“What is the chief source of conflict that your products and services defeat? Talk about this villain. The more you talk about the villain, the more people will want a tool to help them defeat the villain.” Page 60

The villain your customers face should be a root source, relatable, singular, and real. Miller stresses that you should never make something up to scare your customers. Be real. Be relatable.

As previously stated, you might be selling a solution to an external problem, but your customers are buying a solution to an internal problem. After all, external problems manifest internal problems, and that internal frustration is what motivates your customers to call you.

In order to satisfy your customers, offer them more that just products and services; offer them a solution to their problems. Remind them that their frustration will not go away without action. They must take action, like a hero, to achieve what they want.

Miller gives the following example on page 70:

            Edward Jones Financial Planning:

            Villain: Financial firms that don’t listen to their customers.

            External: I need investment help.

            Internal: I’m confused about how to do this (especially with all the tech-driven resources out             there).

            Philosophical: If I’m going to invest my money, I deserve an advisor who will thoughtfully             explain things in person.

Remember, your story is built around your customers; your brand is an instrument in helping your customers overcome not only external problems but internal problems as well.

Principle Three: Your customers aren’t looking for a hero; they’re looking for a guide.

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In every story with a hero, the hero has a guide. If a hero solves his own problem, the audience will lose interest. And a hero who can solve his own problem wouldn’t be in trouble in the first place.

The third principle in the StoryBrand framework is designed around making your customer the hero and your brand the guide. Miller notes that it’s tempting to position your own brand as the hero, especially since heroes are “strong and capable and the center of attention.” However, guides are the ones with the most authority; this is why heroes get connected with them in the first place.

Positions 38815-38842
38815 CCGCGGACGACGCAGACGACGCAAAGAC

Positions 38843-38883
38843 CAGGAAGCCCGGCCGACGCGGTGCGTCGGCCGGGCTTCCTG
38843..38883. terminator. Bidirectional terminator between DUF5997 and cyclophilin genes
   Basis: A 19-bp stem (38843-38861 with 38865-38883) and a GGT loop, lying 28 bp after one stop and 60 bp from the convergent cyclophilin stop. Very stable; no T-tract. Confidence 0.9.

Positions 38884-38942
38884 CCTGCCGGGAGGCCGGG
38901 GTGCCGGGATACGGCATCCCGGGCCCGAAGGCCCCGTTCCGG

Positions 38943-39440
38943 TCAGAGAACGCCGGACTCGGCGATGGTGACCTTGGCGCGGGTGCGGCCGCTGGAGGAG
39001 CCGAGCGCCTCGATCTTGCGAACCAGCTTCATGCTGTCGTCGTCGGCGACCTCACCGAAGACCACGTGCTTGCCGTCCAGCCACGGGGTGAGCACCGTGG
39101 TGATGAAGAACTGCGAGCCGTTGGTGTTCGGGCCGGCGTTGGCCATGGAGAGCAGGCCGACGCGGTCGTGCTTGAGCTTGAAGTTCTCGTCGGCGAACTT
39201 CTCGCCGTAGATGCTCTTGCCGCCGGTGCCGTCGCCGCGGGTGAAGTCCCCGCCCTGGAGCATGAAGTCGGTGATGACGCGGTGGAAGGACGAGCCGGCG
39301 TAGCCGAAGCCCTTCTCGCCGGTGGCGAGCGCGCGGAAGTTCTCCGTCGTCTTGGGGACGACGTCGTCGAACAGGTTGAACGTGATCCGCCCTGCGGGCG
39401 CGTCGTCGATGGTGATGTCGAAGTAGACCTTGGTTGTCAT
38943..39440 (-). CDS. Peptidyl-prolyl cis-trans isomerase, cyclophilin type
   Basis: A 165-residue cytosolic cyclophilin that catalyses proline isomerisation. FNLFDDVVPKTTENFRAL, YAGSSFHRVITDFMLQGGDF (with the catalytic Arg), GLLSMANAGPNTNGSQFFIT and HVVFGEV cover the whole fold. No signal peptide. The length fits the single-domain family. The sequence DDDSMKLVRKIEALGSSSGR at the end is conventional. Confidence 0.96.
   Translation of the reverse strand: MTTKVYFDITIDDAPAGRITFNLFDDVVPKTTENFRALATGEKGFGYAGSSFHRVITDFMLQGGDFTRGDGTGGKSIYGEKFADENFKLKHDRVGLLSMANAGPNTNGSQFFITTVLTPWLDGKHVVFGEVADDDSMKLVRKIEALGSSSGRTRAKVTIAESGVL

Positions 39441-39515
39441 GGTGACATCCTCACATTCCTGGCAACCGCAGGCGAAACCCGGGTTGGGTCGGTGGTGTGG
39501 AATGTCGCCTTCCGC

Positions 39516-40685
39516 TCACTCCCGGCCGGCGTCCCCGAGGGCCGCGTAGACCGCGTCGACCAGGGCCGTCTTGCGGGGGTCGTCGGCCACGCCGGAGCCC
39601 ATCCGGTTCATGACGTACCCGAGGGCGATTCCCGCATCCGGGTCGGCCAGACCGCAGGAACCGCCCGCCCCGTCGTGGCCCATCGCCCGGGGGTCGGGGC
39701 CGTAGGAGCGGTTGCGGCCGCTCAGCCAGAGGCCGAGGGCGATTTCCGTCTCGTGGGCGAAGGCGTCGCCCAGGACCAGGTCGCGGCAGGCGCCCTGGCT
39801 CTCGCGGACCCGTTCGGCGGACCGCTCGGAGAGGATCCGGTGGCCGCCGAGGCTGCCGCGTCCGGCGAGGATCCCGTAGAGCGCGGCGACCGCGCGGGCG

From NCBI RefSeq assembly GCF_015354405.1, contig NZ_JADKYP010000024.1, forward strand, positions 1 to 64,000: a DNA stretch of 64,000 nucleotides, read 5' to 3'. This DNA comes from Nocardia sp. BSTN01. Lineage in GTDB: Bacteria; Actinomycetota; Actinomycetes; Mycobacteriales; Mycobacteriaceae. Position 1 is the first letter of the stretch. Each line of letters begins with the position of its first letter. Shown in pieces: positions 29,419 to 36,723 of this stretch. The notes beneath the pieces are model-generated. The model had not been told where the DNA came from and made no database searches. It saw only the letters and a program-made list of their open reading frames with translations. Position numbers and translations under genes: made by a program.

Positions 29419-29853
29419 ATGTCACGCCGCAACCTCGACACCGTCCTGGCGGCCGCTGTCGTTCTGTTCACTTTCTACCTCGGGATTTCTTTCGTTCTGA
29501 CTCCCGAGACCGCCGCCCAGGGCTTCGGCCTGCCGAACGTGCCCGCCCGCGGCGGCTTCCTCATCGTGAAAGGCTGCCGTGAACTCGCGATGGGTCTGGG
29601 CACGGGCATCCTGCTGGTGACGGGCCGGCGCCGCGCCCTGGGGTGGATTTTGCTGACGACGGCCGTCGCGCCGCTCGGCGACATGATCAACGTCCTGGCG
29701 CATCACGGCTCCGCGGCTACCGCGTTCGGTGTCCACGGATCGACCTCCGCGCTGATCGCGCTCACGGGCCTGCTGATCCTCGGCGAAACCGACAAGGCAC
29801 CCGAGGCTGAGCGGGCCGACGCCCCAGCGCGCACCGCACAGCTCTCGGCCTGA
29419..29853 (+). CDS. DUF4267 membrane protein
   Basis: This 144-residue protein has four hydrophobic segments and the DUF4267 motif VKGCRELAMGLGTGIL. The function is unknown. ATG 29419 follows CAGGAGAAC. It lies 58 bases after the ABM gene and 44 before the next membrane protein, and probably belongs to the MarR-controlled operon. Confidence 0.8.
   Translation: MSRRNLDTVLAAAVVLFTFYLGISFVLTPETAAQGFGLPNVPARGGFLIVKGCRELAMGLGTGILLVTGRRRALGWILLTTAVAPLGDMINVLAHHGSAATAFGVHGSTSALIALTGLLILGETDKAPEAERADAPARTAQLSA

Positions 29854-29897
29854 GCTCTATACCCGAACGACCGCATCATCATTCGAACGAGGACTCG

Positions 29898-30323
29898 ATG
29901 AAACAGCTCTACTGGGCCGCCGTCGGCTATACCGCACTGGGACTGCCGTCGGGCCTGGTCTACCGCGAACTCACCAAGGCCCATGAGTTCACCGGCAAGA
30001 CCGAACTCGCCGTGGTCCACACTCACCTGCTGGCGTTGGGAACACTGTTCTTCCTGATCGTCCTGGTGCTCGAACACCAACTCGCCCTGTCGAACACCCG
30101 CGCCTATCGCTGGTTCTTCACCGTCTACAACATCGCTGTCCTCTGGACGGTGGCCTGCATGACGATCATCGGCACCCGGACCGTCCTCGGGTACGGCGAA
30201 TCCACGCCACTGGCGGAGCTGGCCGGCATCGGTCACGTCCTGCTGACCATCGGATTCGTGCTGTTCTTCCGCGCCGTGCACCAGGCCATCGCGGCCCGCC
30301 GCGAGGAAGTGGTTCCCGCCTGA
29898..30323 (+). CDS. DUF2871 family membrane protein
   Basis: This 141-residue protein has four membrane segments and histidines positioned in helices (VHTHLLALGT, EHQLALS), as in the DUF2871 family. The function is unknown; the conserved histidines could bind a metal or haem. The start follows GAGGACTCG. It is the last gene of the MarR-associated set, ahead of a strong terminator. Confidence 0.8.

In order for a brand to position themselves as the guide, they must communicate two things: empathy and authority.

“When we empathize with our customers’ dilemma, we create a bond of trust. People trust those who understand them, and they trust brands that understand them too.” Page 79

As the guide, you position yourself as the one with authority. Miller stresses the importance of not coming off as a know-it-all. Your customers don’t want to be preached at – they want guidance. Brands that “lord their expertise over the masses” tend to turn people away.

As customers view your marketing material, they just want to know that you have authority in your field and that you can help them.

Some items that add just the right amount of authority include:

  • Testimonials
  • Statistics
  • Awards
  • Logos

Show your customers the right amount of authority to build their confidence in you without turning them off, and you’ll quickly become the guide they’ve been looking for.

Principle Four: Customers trust a guide with a plan.

Even with marketing material that clearly expresses authority and empathizes with your customers, without a plan – you’ll lose. Having a plan creates clarity. An effective plan clarifies how people can do business with you, or at the very least, removes the sense of risk they might have about investing in your products or services.

Remember – if you confuse, you lose. Not having a plan is a surefire way to confuse your customers and ultimately lose them.